I connect my oscilloscope to an Diode-RL circuit to observe the wave form. The wave form appears completely different when I set my probe attenuation switch x1 and x10. When I set x1 I observe the expected wave function. When I set to x10 the probe and the scope I see an attenuating sinusoidal wave function.
Normally, a switchable 1:1/10:1 probe will put about 10 megohms in parallel with perhaps 5 pF at the node you're measuring, when in the
10:1 position, and in the 1:1 position, the scope's 1 megohm input resistance in parallel with whatever the scope probe cable capacitance plus the scope input capacitance is. I'd expect between about 50pF and 100pF. Normally, I'd expect the higher capacitance to cause ringing in an LC circuit, more than the lower one. But probes always affect the circuit they are probing to some extent. Understanding that, you could say that both observed waveforms are correct, for the total system you are observing, or that neither one is correct, since the probe always will change to some extent the thing you're trying to measure.
It's possible that something is wrong with the probe. Does it work OK on known waveforms? It's possible that the probe you have doesn't conform to my expectations about how they usually are made, too.
Can you give more details of the circuit? If you simulate the circuit, complete with a decent model of the probe, what waveforms do you see?
I am not sure I understand your question, but if the input impedeance of the "scope is 1 Megaohm in the X1 position then it puts a 9 Megaohm resistor in series with the input in the X10 position. So, the signal will seem to be
1/10 as big. Physically, the switch shorts out the 9 Meg resistor when it is in the X1 position. There will usually also be a small capacitor in parallel with the 9 Meg resistor. In addition, there will also be a small adjusting screw which you adjust in the X10 position while observing a square wave signal.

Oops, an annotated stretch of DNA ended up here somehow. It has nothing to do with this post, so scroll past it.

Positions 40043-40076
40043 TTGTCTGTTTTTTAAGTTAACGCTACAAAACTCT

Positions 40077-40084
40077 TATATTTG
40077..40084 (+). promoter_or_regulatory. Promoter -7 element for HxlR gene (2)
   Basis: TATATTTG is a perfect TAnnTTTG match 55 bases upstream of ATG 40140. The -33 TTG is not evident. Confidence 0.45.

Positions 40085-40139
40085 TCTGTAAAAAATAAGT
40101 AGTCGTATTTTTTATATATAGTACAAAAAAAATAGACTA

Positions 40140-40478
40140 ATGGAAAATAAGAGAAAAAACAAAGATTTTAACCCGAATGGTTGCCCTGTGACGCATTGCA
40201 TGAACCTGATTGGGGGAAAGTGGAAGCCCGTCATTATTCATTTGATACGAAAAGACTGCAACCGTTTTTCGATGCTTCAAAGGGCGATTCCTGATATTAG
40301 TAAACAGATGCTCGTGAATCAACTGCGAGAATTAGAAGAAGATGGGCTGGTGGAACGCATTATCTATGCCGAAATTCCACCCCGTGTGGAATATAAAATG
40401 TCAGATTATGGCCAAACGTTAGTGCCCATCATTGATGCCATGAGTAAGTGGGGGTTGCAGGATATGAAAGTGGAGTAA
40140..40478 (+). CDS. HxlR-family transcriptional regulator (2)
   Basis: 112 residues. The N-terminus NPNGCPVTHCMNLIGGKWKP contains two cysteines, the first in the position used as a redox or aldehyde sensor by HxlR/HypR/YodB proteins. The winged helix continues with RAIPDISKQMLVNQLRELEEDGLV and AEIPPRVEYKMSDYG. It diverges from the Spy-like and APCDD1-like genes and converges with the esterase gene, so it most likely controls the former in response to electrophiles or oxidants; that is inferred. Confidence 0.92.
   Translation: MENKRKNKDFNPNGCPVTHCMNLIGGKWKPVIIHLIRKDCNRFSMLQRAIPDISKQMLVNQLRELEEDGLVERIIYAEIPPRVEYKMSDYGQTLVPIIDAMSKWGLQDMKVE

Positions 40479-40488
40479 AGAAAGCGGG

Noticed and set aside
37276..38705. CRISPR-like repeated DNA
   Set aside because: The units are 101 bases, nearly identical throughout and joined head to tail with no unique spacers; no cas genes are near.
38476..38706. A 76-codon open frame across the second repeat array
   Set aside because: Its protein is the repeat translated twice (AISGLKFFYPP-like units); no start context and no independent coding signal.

When the frequency of the ringing is maximum about 25% of the probe bandwidth you are using, the *10 setting would give the best reading on your oscilloscope.
It will not mean that it is a correct reading. For example when (for the frequency of the ringing and during the ringing) the output impedance can be regarded as 10 KOhms in parallel with 20 pF, your probe will give significant loading. Assuming ringing frequency above about 500 kHz.
When the ringing is in the MHz range, also ground connections may play an important role. If possible use (each after each other) the spring clip ground and ground lead with clip and change ground connections. When results are the same, grounding will probably be no issue.
There are nice probe docs on the web. Try for example
and go to the technical library, do a search on "probes" and you will find a tutorial on probes.
Note that special *10 probes for high frequency (for example 100 MHz) tend to show a low omhic load at high frequency that may damp ringing at MHz frequencies. This behavior comes from the measures to avoid reflections on the probe cable.
I don't know your circuit, but as the ringing occurs after the turn- off of the rectifier, the point where you are measuring may show high output impedance, hence it is likely that the input impedance of the probe distorts the measurements.
It's a switched 10:1scope probe feeding a scope. This specifies expected impedance levels. The frequency issue is answered by the OP. Voltage levels are irrelevant, as the source doesn't change from one setting to the next.
People that work with signals like that usually know their probe limitations. There's a high probability that newbies are working with slower lower level stuff. If the OP comes back and writes 'whaaaaaaa!...It still doesn't work' Then something freaky is going on and the weird and wacky stuff gets considered next.
You have to show a bit of patience, if you're going to be able to help any of the first-time posters of problems on this news group. Often, they'd have been better off to post elsewhere, if the issue is basic.
I think you'll find that anyone who is working on high voltage or at high frequency, will also be the first to point this out. As the OP has pointed out, his signal frequencies are below 1KHz.